Two charges were put to Tony Blair in his second appearance before the Iraq inquiry yesterday.
The first was that he was supine in relations with George Bush, recklessly promising British support to remove Saddam Hussein before the case for war was made. The second is that he cavalierly disregarded the legal advice of his Attorney General. Both are serious accusations. And on neither count did the former Prime Minister defend himself convincingly.
The first charge was made on the basis of memos sent by Mr Blair to Mr Bush in the run-up to the 2003 invasion. The publication of those memos was this week blocked by the Cabinet Secretary, but the gist emerged in the hearing. According to Mr Blair, the message he conveyed was "you can count on us".
Mr Blair says he sought to qualify this by urging America to seek a United Nations resolution, ensuring that Britain's support would be based on international law. Yet this is undermined by the failure of the UN route to secure international consensus. Blair was left arguing that UN resolution 1441 was sufficient to justify war when it plainly was not.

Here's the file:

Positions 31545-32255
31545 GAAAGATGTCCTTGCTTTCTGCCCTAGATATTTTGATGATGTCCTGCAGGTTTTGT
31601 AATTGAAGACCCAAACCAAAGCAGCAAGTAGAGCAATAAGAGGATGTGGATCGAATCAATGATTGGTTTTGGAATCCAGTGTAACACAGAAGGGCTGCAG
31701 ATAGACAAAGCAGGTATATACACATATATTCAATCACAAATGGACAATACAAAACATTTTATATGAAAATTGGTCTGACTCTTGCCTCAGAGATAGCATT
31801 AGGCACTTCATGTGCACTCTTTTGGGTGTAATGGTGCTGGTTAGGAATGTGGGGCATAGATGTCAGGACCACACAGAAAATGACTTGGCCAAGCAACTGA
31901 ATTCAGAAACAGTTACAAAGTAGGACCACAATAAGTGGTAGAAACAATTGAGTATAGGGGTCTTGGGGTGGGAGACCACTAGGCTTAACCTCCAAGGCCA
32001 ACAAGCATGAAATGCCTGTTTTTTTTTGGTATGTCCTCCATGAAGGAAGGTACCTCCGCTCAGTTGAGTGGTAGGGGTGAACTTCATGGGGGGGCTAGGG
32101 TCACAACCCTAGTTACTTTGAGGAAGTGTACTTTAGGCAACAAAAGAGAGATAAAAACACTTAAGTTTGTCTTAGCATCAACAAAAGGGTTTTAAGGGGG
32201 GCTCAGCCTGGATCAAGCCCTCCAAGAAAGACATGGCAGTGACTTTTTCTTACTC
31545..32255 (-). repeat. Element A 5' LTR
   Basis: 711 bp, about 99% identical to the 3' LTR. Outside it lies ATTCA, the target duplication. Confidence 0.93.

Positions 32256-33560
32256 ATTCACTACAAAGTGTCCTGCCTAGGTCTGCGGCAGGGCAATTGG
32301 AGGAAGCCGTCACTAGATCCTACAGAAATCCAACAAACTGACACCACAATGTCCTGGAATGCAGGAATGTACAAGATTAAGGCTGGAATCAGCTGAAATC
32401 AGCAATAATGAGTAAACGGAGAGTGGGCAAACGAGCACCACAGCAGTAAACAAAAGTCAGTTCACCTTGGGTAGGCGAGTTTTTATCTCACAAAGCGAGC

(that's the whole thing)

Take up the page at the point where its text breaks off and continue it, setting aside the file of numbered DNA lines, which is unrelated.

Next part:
In response to the second charge, Mr Blair argued that it was reasonable to disregard Lord Goldsmith's advice that a second resolution would be needed to make the invasion legal because he believed it was "provisional" guidance. What he means is that he felt confident that he could browbeat his Attorney General into changing his mind.
The inquiry also released a note from Mr Blair to his chief of staff, Jonathan Powell, dated April 2002, in which the then prime minister argued: "A political philosophy that does care about other nations and is prepared to change regimes on the merits should be gung-ho on Saddam." That sentence encapsulates the folly of Mr Blair's own position on Iraq perfectly. He was gung-ho when he should have been cautious. And the disastrous consequences remain clear for all to see.